When someone suffers a concussion, the brain—like all parts of the body—needs time to heal, so the usual prescription is rest and non-stimulating activities. The problem with this treatment is patients’ understanding of how the brain recovers from a concussion. Concussions are not visible scars or burns; they are hidden injuries and a person’s recovery from one is not easily traceable. Without being able to plainly see the healing process, recovering from a concussion often feels fruitless and unnecessarily difficult.
In an effort to improve the understanding and awareness of concussion recovery, neuroscientists at Georgetown University in Washington, DC, have found a way to observe how the brain responds to concussion. The study comprised of monitoring how the brains of mice respond to a single concussion, to daily mild concussions for 30 days, and to weekly mild concussions for 30 weeks.
What Happens When Mice Receive Daily Mild Concussions?
In the mice who received daily mild concussions, the absence of rest between injuries led to semi-permanent brain damage, nerve cell death, and brain inflammation. Without time to recover from one mild concussion, one injury built on the previous one, causing greater damage than any major brain injury could have caused.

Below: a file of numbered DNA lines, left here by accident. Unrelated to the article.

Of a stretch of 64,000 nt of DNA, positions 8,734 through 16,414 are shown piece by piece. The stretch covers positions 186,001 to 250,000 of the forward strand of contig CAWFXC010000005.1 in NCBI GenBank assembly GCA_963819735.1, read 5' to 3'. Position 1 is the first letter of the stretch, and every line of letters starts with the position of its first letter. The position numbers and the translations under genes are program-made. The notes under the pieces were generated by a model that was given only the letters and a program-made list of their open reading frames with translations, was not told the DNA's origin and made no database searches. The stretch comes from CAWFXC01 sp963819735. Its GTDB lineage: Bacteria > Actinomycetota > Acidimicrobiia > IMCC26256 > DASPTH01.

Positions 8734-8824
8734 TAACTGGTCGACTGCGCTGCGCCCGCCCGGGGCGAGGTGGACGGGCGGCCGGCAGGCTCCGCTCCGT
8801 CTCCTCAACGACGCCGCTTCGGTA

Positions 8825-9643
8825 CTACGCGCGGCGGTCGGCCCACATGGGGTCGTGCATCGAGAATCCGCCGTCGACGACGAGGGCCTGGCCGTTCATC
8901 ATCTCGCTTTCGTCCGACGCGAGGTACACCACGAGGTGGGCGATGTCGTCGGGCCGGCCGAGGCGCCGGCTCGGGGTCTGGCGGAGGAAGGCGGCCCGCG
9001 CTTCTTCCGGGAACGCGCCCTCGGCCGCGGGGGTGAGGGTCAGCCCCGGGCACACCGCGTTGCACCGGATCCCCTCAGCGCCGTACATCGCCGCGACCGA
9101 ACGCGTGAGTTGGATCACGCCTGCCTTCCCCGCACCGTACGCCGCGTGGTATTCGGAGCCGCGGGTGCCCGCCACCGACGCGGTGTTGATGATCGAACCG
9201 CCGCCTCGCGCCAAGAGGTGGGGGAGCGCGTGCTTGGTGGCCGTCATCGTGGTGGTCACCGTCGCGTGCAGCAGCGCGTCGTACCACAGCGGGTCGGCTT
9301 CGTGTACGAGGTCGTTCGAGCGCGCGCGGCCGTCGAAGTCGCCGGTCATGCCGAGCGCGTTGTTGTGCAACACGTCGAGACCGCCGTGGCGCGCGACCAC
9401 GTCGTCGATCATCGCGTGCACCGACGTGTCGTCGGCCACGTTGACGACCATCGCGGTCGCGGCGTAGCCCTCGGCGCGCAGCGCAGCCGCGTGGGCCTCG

What Happens When Mice Receive Weekly Mild Concussions?
In the mice who received weekly mild concussions, the refractory period between the blows provided the brain with time to recover from each injury, leaving almost no evidence in the brain of there ever being any period of injury.
What Happens When Mice Receive One Major Concussion?
In the mice who suffered one major concussion, their brains experienced a temporary loss of 10 to 15 percent of brain activity. With ample time to recover and rest from the concussion, there was no brain damage, nerve cell death, or brain inflammation. With only a few days to one week of rest after the concussion event, the brain had returned to a normal level of brain function.
This study is most important for athletes who play in contact sports. High school and university students involved in contact sports and professional athletes are the most at risk for brain damage, as they are exposed to situations where there would be repeated blows to the body and the head during daily or weekly practices. Almost all people who suffer a single concussion recover completely when they allot time to recover, but for athletes in contact sports, repeated mild injuries and blows to the head can have a lasting effect on their lives.
Hein, A. (2016, February 05). First-of-its-kind study explains why rest is crucial after a concussion. Retrieved February 8, 2016, from http://www.foxnews.com/health/2016/02/05/first-its-kind-study-explains-why-rest-is-crucial-after-concussion.html